Diversity of wilderness protected in the Mojave Desert

FOR IMMEDIATE RELEASE

Contact: Jessica Dacey, Director of Communications,
Phone: (760) 820-2275,jessica@mdlt.org

Joshua Tree, CA – Wilderness across the Mojave Desert has been protected this Spring with the acquisition of 265 acres by the Mojave Desert Land Trust. Wilderness has the highest protected land status, and the purchase of private parcels within these congressionally designated areas ensures they retain their remote and pristine qualities.

More than any other space, wilderness is a place where people can experience solitude and connect with the natural world. It also serves as a reservoir of genetic diversity helping to maintain healthy plant and animal populations. Land must have special characteristics to be designated as wilderness, including minimal human impact, and opportunities for recreation and educational, scientific or historical value.

In a series of purchases this Spring, the Land Trust has acquired land within four wilderness areas across the Mojave Desert.

Southeast of Death Valley National Park, 72 acres have been protected in the Kingston Range Wilderness, close to the Amargosa River. This property’s stunning sand dunes attract the Mojave fringe-toed lizard.


Another 160 acres of prime desert tortoise habitat has been purchased in the Kelso Dunes Wilderness, which is sandwiched between Mojave National Preserve and Mojave Trails National Monument. With views of the Bristol Mountains, this classic Mojave Desert landscape is dominated by creosote and desert wash, with beavertail cacti and smoke trees. It is also home to the side-blotched lizard and Mojave patched nose snake.

In the Cleghorn Lakes Wilderness, bordering Mojave Trails National Monument, 28 acres of pristine desert have been acquired. This area has brittlebush and silver and pencil cholla cactus. This wilderness is important habitat for bighorn sheep and desert tortoise.

East of Joshua Tree National Park, five acres have been purchased in the Palen McCoy Wilderness, a parcel with catclaw acacia and apricot mallow. There has been light unauthorized off-highway vehicle use in this area; its protection as wilderness will help to address this type of impact. Five desert mountain ranges lie within the wilderness.   

To date, MDLT has acquired 23,776 acres within wilderness and conveyed 18,408 acres of wilderness to the Bureau of Land Management, which manages almost four million acres of wilderness across the state.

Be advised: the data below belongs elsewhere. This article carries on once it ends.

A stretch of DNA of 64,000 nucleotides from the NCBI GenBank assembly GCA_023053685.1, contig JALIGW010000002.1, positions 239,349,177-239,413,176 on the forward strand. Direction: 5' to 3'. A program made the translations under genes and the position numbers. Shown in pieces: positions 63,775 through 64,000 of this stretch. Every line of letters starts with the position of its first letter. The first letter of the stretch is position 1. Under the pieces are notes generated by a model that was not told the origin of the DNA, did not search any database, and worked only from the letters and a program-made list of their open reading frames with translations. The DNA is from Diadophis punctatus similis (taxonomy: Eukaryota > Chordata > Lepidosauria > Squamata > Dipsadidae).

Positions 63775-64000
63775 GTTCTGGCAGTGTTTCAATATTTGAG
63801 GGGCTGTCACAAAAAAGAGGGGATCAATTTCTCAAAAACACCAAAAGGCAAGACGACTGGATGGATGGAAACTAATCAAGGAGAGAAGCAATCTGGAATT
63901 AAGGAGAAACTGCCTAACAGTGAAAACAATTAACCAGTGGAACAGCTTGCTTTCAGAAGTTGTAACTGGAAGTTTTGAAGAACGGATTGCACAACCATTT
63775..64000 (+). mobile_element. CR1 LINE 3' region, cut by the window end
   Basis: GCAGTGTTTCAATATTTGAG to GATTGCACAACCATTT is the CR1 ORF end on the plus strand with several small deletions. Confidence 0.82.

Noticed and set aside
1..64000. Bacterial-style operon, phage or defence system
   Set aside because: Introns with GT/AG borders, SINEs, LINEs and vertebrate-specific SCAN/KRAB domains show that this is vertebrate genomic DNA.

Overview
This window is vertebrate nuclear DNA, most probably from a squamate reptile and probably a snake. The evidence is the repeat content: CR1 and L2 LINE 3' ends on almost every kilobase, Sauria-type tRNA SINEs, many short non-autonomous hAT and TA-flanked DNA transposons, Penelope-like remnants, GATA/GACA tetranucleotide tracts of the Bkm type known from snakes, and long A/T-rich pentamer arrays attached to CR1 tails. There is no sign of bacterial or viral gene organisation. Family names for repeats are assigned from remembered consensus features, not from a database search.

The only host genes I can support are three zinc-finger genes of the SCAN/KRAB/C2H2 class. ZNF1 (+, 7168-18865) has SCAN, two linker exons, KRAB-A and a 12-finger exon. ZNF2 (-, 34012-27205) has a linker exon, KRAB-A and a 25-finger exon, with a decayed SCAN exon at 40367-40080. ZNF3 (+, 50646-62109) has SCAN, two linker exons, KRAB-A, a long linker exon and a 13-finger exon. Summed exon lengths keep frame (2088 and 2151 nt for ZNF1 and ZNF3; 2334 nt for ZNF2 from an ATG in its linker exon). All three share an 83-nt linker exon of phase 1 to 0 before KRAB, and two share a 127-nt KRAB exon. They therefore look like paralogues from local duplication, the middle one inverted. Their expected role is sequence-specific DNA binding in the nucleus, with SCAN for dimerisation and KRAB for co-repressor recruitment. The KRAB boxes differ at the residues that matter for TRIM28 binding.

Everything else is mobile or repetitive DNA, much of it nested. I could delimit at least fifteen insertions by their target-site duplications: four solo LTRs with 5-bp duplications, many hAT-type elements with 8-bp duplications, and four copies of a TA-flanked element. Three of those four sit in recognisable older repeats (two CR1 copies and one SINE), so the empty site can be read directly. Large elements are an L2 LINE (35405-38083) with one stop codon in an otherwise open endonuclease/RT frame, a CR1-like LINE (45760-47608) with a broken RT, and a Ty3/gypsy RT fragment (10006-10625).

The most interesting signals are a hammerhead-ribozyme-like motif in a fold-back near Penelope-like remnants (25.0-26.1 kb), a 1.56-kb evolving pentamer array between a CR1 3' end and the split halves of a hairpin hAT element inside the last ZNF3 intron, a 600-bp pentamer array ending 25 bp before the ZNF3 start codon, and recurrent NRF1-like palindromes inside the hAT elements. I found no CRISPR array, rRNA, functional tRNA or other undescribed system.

“Acquiring private inholdings is important to the long-term protection and preservation of conservation areas. Wilderness, in particular, must retain its primeval character. It serves as an irreplaceable living laboratory for research,” said Geary Hund, executive director of the Mojave Desert Land Trust.

“The Mojave Desert is blessed with many congressionally designated wilderness areas. Together with other conservation lands, they create an interconnected system of reserves from Death Valley to Joshua Tree National Park. These interconnected conservation areas are critically important to maintaining the health of desert ecosystems and more specifically, they are important to iconic desert species such as desert tortoise and bighorn sheep,” added Hund.The Mojave Desert Land Trust (MDLT) is a 501(c)(3) non-profit organization with the mission to protect and care for lands with natural, scenic, and cultural value within the Mojave Desert. Since its founding in 2006 the land trust has conserved more than 78,515 acres, donating more tracts of land to the National Park Service in the last decade than any other organization. In addition to acquiring land, the land trust established a seed bank to ensure the preservation of native species. MDLT operates an onsite nursery at its Joshua Tree headquarters which propagates native species for ecosystem restoration. MDLT educates and advocates for the conservation of the desert, involving hundreds of volunteers in our work. For more information, visit mdlt.org